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STATEMENT OF ISSUES PRESENTED 1. Whether the Ballot Title violates the Constitution of Colorado at Article X, section 20 (3) (c), the Taxpayer's Bill of Rights (“TABOR”). 2. Whether the Initiative’s title, ballot title, and submission clause are misleading, confusing, unclear, and fail to accurately and fairly reflect the Initiative’s true meaning and intent, as required by Colo. Rev. Stat. § 1-40-107(2). STATEMENT OF THE CASE

This case concerns the appeal of Petitioner, Corey Donahue, of the Title Board’s Setting of a title for 2011-2012, #29 through #36.
On June 3, 2011, the proponents, Mason Tvert and Brian Vicente filed their proposed initiative with the Secretary of State. At the Title Board hearing on June 15, 2011, the subject of TABOR was discussed at length. The proponents argued that the ballot initiative wasn't required to have a TABOR-compliant ballot title because it was merely requiring the General Assembly to enact an excise tax, not enacting one directly through the amendment. Citizen Laura Kriho questioned this and also questioned the applicability of TABOR given that marijuana had never been a taxable product before. At the June 15 Title Board hearing, Kriho asked, "I'm curious as to why this ballot title isn't TABOR-compliant under the marijuana sales tax which has never existed before. This is a new tax, and under TABOR a new tax should have a TABOR-compliant ballot title." The Title Board set the titles and summary for the proposed initiative on June 15, 2011 over the objections of Ms. Kriho. The following week, the petitioner, Corey Donahue, filed a motion for rehearing on the grounds that the title set was misleading and did not communicate the true intent of the proponent’s initiative. Colo. Rev. Stat. § 1-40-107(2). 1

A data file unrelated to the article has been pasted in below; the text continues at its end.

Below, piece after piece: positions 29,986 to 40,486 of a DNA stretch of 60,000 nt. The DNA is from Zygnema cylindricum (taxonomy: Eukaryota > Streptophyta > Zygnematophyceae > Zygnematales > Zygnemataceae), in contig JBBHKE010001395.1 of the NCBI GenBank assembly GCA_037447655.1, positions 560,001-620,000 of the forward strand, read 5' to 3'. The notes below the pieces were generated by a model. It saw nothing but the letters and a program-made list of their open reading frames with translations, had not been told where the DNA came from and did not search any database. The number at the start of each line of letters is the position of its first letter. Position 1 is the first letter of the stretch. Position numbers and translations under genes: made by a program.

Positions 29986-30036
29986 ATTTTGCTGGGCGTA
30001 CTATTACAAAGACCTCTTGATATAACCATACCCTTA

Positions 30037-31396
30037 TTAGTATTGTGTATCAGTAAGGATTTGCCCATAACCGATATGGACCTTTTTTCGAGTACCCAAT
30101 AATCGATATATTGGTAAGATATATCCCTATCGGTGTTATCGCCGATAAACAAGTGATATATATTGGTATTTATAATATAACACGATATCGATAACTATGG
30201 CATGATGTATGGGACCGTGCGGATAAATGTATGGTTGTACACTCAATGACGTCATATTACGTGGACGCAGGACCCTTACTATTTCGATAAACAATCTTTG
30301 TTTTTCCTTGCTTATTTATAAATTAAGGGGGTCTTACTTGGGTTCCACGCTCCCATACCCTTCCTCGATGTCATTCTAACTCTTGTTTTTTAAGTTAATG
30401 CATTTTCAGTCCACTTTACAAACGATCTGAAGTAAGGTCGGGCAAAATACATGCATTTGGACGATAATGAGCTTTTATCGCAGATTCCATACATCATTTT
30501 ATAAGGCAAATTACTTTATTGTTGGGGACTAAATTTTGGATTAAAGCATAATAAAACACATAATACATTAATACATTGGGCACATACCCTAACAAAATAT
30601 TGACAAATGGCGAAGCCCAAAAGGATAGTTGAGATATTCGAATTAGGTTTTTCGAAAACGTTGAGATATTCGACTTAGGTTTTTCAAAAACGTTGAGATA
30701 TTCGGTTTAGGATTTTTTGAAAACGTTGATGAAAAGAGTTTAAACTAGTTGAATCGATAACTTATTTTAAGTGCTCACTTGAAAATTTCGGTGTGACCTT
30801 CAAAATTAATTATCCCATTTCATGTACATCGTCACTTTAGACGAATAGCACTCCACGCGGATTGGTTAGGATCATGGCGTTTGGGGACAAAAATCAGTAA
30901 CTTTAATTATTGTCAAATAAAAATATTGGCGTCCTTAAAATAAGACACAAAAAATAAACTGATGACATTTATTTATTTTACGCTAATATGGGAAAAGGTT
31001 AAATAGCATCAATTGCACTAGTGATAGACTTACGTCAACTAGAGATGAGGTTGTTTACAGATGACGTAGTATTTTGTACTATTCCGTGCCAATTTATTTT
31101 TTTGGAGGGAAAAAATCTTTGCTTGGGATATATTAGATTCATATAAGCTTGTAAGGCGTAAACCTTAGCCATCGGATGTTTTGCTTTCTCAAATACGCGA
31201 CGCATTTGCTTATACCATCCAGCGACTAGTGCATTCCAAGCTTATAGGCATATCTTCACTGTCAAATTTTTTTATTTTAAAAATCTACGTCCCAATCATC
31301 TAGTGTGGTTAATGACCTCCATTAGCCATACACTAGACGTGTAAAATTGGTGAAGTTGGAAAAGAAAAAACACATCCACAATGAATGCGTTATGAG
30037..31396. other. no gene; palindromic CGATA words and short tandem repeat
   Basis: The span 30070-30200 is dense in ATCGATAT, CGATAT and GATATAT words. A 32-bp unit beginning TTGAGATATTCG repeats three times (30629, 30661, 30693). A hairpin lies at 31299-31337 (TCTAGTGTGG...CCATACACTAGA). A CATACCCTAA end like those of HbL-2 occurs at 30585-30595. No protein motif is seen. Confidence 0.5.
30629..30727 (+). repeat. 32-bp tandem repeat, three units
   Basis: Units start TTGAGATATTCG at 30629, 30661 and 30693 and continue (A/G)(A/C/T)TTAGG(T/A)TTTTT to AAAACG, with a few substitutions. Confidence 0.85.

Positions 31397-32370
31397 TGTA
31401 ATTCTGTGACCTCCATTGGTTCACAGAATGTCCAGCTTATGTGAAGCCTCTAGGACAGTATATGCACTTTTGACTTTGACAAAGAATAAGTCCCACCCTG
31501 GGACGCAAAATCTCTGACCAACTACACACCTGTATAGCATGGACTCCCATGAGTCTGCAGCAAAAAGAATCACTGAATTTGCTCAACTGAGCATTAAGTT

The Motions for Rehearing were heard at the next meeting of the Title Board on July 6, 2011. In response to the Motions for Rehearing and oral argument, the Title Board revised the ballot title by striking the term, “similar to alcohol.”

July 12, 2011 Corey Donahue timely filed his Petition for Review with this Court, pursuant to § 1-40-107(2), C.R.S. (1999).

SUMMARY OF ARGUMENT The Title Board erred when it set a title which did not comply with Article X, section 20 (3)(c), the Taxpayer's Bill of Rights (“TABOR”). Furthermore, the title as set, belies the true intent of the initiative, as it is inaccurate and misleading and will cause confusion by the general public. Colo. Rev. Stat. § 1-40-107(2).

ARGUMENT .I THE TITLE BOARD ERRED WHEN IT SET A TITLE WHICH DID NOT COMPLY WITH ARTICLE X, SECTION 20 (3)(c), THE TAXPAYER’S BILL OF RIGHTS(TABOR)